Lost in Collaboration – Overcoming the Challenges of Agile Teamwork
Agile methods and teams are a popular choice to organize work both in Agile’s original context, i.e., software development, as well as in the IT context in general. Over the past years, more and more organizations have switched to agile methods and structures. Among these, there is a substantial share of organizations representing industries other than the “agile-typical” IT environment.
Agile methods promise a multitude of benefits, but bear plenty of challenges at the same time. These challenges mainly touch upon the interpersonal relationships, since agile substantially affects leadership and collaboration aspects: The teams bear more responsibility and have to self-organize themselves more than before, the leaders’ role and task structure adapt to the teams’ autonomy, and the customers participate to a higher extent in the product development process.
Since research on agile team collaboration from an interpersonal perspective is rather scarce, this talk is intended to give a few insights from early study results and on team collaboration in general.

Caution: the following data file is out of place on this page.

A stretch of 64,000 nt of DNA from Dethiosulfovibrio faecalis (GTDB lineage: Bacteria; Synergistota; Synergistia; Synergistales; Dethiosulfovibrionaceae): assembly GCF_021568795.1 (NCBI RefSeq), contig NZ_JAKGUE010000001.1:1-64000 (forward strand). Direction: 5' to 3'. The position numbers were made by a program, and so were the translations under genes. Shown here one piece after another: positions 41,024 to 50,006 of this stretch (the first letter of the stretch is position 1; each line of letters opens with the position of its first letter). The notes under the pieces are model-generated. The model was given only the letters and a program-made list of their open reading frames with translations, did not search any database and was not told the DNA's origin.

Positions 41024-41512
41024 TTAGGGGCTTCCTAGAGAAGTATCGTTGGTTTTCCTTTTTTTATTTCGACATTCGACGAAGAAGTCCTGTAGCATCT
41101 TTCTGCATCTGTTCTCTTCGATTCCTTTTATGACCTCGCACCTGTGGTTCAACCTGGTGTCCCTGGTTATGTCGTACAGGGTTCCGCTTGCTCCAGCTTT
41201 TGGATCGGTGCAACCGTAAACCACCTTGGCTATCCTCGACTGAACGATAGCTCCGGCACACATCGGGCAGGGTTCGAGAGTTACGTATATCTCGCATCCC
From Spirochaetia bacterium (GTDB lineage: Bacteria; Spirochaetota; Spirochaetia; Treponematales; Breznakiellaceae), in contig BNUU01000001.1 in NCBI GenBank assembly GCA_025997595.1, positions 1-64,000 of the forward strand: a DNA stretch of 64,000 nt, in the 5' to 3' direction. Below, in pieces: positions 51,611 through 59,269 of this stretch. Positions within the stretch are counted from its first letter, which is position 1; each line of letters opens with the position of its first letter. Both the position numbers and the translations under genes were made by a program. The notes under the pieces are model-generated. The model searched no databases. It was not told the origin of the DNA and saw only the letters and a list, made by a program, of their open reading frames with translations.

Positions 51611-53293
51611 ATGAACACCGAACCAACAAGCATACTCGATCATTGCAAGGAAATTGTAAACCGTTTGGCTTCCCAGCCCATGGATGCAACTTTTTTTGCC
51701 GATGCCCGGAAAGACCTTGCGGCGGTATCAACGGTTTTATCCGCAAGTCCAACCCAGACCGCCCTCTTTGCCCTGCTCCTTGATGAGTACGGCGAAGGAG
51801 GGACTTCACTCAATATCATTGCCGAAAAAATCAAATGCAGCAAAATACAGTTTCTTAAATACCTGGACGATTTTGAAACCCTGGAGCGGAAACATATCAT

Institute for Leadership and Organization (ILO) Ludwig-Maximilians-Universität München
Professor Martin Hoegl is Head of the Institute for Leadership and Organization at Ludwig-Maximilians-Universität München. Before joining LMU Munich, Professor Hoegl served on the faculties of Washington State University (USA), Bocconi University (Milan, Italy) and WHU – Otto Beisheim School of Management (Vallendar, Germany). Moreover, Martin Hoegl held visiting professorships at the Kellogg School of Management (Northwestern Univ., USA), National Sun Yat-Sen University (Taiwan), Curtin Univ. (Perth, Australia), Portland State Univ. (USA) as well as the Univ. of British Columbia (Vancouver, Canada).
Professor Hoegl has extensive experience in working with executive audiences at various levels of seniority in Europe, North America, and Asia. He has conducted research projects with major companies worldwide. His work focuses on the following key areas of leadership:
Professor Hoegl has received multiple awards for teaching and research, including the Kellogg-WHU EMBA Best Teacher Award and the Richard Beckhard Prize from the MIT Sloan Management Review for the article ‘How to manage virtual teams’.
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